If U.S.-based cruise lines are slowing down the rapid fleet expansion that occurred over the late 1990's and into the first few years of the 21st century, Europe-based cruise lines are a different story.
Costa, a member of the huge Carnival Corporation family of cruise lines, is taking the lead. Costa Fortuna, launched in November of 2003, represents a continued evolution. The strategy of the Genoa-based company, as it unveils its new ships, is to provide a mostly European passenger base with the same amenities -- high balcony ratio, an alternative restaurant, and a splashy decorating scheme -- as those that North American travelers now demand.
What's particularly interesting about Costa Fortuna is that it's actually built on the same platform as sister company Carnival Cruise Line's Carnival Triumph and Carnival Victory, and also resembles Carnival Destiny and Carnival Conquest in many important ways. Add to that an American touch on the decor -- this ship, like Costa Mediterranea before it, was designed by Carnival's uber-design-master Joe Farcus. What you get, ultimately, is a pan-European cruise experience mixed with American-style comforts.
Onboard, the ship's decorating theme pays homage to classic Italian vessels (every public room is inspired by -- and named after -- a particular ship) and Farcus has blended a bit of elegance with a defiantly whimsical flair. Costa Fortuna is not as neon-flashy as Carnival and yet is definitely more lively, in color and texture, than traditional European cruise ships.
Mealtimes on Costa Fortuna generally follow cruise traditions rahter than set the pace for new innovations. At breakfast, expect casual fare in Restaurant Buffet Colombo 1954 -- the usual suspects, including omelets made to order, along with cold cuts and cheeses, which are generally more appealing to a European palate.
We loved the breakfast service in the ship's dining rooms more than in the ship's lido buffet. Along with order-off-the-menu items, there was also a dining room buffet featuring continental choices (from danish to cereals), so you could combine the convenience of the buffet with the more elegant and relaxing atmosphere of the traditional dining room.
At lunch expect more of the same, with the addition of an outdoor grill out by the pool, where you can get twice-cooked burgers and grilled chicken and French fries. There's a daily "tea time" in the buffet venue. Lunch in either of the dining rooms (though Restaurant Michelangelo 1965, located aft, has three sides of windows) is a fantastic treat -- particularly on sea days. The menu offers daily specials (the risotto quattro formaggia was divine), and you can always get grilled chicken or steak.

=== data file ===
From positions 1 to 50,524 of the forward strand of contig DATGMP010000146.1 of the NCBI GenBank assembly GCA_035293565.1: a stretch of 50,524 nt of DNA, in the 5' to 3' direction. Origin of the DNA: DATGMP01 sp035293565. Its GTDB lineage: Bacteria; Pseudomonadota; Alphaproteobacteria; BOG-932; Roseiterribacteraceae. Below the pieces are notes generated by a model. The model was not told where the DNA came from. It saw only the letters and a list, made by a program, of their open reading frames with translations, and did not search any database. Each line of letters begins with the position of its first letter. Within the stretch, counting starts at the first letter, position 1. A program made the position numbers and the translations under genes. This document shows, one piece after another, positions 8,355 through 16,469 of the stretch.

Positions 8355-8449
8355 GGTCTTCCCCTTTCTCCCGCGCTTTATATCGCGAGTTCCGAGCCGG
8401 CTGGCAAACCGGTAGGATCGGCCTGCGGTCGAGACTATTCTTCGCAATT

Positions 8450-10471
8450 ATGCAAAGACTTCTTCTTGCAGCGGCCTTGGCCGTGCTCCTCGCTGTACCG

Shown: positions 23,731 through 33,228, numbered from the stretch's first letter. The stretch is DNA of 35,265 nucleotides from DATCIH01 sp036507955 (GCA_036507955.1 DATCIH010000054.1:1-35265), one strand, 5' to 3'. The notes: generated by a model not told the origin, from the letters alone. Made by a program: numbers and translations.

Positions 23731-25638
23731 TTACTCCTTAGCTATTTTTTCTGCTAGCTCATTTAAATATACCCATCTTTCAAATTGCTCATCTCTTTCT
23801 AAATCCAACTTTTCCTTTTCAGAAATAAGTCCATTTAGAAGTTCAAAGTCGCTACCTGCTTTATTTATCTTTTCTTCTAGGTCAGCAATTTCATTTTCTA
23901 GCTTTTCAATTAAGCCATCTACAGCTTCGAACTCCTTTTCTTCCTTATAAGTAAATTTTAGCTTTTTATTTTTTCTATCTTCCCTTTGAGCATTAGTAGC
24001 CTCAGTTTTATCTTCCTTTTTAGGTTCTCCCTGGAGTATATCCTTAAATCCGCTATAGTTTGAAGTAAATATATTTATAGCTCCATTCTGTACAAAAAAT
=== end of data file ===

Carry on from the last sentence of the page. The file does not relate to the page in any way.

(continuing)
Dinner, as befits a European-style cruise, is the big event on Costa Fortuna -- and most of the attention is focused on a more formal-style meal that can last three hours. Alternatives are basically limited to the Restaurant Buffet Cristoforo Colombo 1954, which is transformed into a candle-lit pizzeria from 9 p.m. until 2 a.m., and the chic-chic Club Grand Conte 1927, at the top of the ship, which is quite swish (and has a piano player) -- the ultimate onboard restaurant for a romantic experience. The latter has a 23 Euro service charge.
Room service is limited, as is fairly typical on European ships. Continental breakfast (cappuccino and cafe Americano, pastries, juices, cereal and yogurt) is available. There is also a space on the breakfast request form where you can write in a hot dish -- though there's no menu from which to select. Otherwise, the 24-hour service is limited to a snack selection -- a choice of three sandwiches. For a "snack," there's a service charge of 2 Euros.
As Costa Fortuna's design scheme pays homage to classic Italian ships, cruise history fans will be intrigued by the public rooms. Some are literal interpretations of rooms found on some of these classic vessels (whose provenance ranges from 1921 - 1965), like the gorgeously elegant Conte di Savoia 1932 Grand Bar, a terrific dancing venue, and the Classico Roma 1926 Bar, for after-dinner cognac and cigars. Others are more whimsical; the fabulous Conte Rossi 1921 Piano Bar is decked out in a red color scheme (as befits its name), and naturally, the Neptunia 1932 Casino and the Vulcania 1927 Disco are much more contemporary than the originals.